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Ferg Flannery, Freelance Digital Designer at Studio Say Do

Posted on May 4, 2017 by

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Ferg Flannery a talented multi-discplinary designer currently based out of NYC.

Where do you work and what is your current title?

I work as a freelance digital designer and I run NiceyNYC

NiceyNYC is an experiment that was created out of my own excel list of places to drink and eat that I was preparing in advance of a friend visiting NYC. In a place like NYC, like any large city, it can be daunting to make a decision on places to go to, so I decided to create a randomizer to do the work instead. I began to build on the process and moved it online and thus NiceyNYC was born. The website is about to roll out in late March and hopefully will serve as a good tool for us poor souls who have a hard time deciding or as a way of discovering new and interesting places.

Please tell us a little bit about yourself & your background.

I am a self-taught designer, in the industry for more than 15 years. I moved over from Ireland to New York in 2015, with my Fiancé. I’ve worn many hats throughout the years in the industry, in Web, Print and Digital. Working across many industries has helped me remain wide eyed about my approach and practice to design.

When did you first realize you wanted to be a designer?

I always had a creative streak along side a big love of computers and technology. I always thoughts I would end up in Programming but my creativity took over. After temp-ing at a web design agency for a summer job when I was a teenager, I realized I could combine technology and my creativity as a career and it took off from there.

What was your first design job? Any interesting stories about how you broke into the field?

I began way back in the first dot com boom, working as a search engine optimizer (long before SEO was a thing) back linking and writing sitemaps and keywords. I worked a lot with the development and design teams and got taken under the wing of the design team who gifted me with my first copy of Photoshop (version 5.0!) I got a feel for the industry quite early and was quite taken by the process and approach to design and development. I became obsessed with Photoshop, doing all nighters learning the tools and techniques by trial and error.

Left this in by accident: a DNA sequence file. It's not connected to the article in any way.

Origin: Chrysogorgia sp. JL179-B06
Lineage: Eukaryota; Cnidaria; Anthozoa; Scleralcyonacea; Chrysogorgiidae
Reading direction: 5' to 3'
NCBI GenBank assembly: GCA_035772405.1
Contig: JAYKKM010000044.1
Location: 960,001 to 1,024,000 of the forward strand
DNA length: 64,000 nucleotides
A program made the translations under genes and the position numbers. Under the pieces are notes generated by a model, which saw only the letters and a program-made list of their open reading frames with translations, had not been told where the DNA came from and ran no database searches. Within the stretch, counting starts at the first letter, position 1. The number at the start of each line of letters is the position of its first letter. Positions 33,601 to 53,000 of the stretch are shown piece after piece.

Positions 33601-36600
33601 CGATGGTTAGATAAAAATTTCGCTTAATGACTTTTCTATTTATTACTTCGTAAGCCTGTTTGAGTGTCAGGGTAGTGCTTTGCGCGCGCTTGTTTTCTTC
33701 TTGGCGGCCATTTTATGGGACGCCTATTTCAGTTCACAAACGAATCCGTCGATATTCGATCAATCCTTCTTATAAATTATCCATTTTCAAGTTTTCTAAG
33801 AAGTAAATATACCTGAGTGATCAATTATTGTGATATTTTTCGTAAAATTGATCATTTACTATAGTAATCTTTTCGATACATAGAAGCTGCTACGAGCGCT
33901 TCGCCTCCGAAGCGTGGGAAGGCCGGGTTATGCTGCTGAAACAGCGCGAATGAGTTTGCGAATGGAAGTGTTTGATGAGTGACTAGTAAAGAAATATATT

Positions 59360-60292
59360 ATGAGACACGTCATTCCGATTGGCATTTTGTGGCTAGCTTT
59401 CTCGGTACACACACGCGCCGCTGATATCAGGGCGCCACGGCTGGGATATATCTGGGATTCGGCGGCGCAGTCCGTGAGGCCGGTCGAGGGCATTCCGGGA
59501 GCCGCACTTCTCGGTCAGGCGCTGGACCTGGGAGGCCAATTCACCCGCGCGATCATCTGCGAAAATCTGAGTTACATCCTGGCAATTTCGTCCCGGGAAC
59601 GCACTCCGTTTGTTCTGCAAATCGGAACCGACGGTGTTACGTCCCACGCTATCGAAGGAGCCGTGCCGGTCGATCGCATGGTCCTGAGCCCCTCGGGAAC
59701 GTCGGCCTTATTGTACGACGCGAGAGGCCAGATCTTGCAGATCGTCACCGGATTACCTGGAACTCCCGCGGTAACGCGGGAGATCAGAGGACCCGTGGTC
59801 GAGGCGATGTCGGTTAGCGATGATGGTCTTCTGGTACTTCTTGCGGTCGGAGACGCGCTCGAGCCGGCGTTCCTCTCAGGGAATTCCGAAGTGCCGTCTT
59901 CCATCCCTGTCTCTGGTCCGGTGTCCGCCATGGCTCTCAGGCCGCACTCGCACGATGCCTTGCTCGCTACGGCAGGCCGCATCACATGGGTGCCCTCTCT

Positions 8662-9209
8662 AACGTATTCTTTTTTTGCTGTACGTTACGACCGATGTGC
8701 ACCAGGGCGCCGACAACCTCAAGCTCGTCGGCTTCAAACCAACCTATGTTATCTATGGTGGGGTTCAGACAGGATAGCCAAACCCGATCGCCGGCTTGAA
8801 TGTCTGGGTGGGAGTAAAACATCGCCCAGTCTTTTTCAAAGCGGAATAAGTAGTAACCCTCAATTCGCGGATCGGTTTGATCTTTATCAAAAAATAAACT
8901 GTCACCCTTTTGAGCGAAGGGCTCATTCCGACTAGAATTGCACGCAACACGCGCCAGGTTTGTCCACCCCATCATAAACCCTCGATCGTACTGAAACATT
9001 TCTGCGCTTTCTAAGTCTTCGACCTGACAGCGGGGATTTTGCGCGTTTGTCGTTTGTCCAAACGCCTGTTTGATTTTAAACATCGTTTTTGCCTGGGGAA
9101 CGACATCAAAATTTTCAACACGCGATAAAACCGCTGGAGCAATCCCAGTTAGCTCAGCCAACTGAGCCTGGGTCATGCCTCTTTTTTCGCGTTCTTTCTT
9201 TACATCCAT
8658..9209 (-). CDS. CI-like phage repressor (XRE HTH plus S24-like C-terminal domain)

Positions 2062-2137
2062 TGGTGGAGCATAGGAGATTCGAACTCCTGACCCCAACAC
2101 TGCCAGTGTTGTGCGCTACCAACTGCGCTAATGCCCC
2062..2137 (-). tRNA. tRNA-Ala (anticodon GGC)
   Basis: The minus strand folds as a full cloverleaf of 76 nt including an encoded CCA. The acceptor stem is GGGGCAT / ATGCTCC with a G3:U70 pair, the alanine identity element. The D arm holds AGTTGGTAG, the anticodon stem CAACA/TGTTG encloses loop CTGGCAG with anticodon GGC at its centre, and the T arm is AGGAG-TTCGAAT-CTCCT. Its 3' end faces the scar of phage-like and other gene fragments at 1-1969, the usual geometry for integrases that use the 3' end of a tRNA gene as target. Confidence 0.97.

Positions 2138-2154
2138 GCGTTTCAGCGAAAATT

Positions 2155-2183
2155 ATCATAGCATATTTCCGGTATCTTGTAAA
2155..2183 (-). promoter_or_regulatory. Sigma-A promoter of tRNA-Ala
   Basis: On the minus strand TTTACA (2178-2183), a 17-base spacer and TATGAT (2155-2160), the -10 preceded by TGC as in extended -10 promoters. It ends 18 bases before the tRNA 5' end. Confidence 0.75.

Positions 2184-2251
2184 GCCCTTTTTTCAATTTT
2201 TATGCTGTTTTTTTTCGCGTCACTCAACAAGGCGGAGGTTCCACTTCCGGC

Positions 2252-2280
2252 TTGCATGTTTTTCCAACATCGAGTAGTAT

Please describe a normal day at your current job. What’s the workflow like? What are your primary responsibilities?

First things first, after a morning briefing with my cat Pixel over a strong coffee, I answer most emails and set the action list for the day. This consists of project management, timelines and estimations of design time. Most of my morning is research and discovery for the tasks ahead, including some inspiration browsing of design blogs. After all the admin is completed, I usually don’t start to designing until late morning and this flows all the way till late in the day. I like to set aside some time towards the end of the day to seek out a new technique or skill and have a bit of fun I call these my daily Doodles. Sometimes, though not always the doodles spark off some ideas for a project I am working on or help fuel a personal project or just an exercise to keep my creative juices flowing. 

Are there any memorable war stories, client interactions or close calls that have taught you something important about how things work?

I have survived my years as a designer without any scrapes. There most certainly have been a few big speed bumps along the way the moral of the story is make sure you get a sign off before you print 20,000 brochures (!). Always get a sign off.